In New York state, claims of emotional distress fall into one of two categories: negligent torts or intentional torts. Under New York's Civil Practice Law and Rules, personal injury laws govern negligent torts while intentional torts find their foundation in civil rights law. Subsequently, each tort carries its own distinct statute of limitations.
Negligent Infliction of Emotional Distress
Negligent infliction of emotional distress occurs when the emotional distress comes as a result of another person's negligent actions. Although controversial and not accepted in many U.S. jurisdictions, the New York State code does acknowledge it as a legitimate tort and stipulates a statute of limitations of three years.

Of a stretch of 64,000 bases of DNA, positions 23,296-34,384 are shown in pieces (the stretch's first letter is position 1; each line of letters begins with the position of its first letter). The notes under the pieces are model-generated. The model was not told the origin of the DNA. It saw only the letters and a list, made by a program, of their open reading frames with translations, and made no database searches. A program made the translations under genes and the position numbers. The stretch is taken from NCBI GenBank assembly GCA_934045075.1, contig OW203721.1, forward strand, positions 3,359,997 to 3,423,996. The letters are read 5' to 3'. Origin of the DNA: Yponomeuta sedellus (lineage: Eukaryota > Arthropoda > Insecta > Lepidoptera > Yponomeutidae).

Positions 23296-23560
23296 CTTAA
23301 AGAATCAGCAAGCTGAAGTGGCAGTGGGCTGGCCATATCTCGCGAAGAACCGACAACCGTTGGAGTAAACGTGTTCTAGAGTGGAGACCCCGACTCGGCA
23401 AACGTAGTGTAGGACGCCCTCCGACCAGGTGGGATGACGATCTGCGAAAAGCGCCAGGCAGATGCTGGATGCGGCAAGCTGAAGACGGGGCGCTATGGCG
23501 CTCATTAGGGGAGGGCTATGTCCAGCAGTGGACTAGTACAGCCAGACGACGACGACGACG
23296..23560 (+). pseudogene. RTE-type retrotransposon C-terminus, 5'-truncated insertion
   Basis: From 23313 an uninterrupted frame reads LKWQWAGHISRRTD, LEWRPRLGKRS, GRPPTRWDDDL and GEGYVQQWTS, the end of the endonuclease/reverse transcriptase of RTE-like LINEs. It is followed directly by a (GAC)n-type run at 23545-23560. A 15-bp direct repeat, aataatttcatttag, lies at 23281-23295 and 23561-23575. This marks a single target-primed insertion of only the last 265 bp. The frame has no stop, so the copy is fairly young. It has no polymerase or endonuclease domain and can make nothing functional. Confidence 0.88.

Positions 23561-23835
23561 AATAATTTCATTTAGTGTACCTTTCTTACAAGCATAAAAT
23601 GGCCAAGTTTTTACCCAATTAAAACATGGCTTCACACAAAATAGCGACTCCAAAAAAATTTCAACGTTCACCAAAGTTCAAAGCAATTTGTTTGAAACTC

Read More: What Are the Kinds of Emotional Distress One Can Sue for in a Lawsuit?
Intentional Infliction of Emotional Distress
Intentional infliction of emotional distress, sometimes called mental distress, results from the deliberate actions of one individual that results in an intense mental reaction, such as fright or grief, in another. New York law allows the aggrieved party one year to bring suit.
Accrual, a term indicating the date when an action arises, marks the starting point of the limitations period. Per Article 2 § 203 of the New York code, "the time within which an action must be commenced...shall be computed from the time the cause of action accrued to the time the claim is interposed."
Holly Keeran began writing for various websites in 2009 and has had several articles, primarily on legal issues, published online. A graduate of Middle Tennessee State University, she received a Bachelor of Science in liberal studies with minors in journalism and business law, concentrations in political science, international relations and paralegal studies.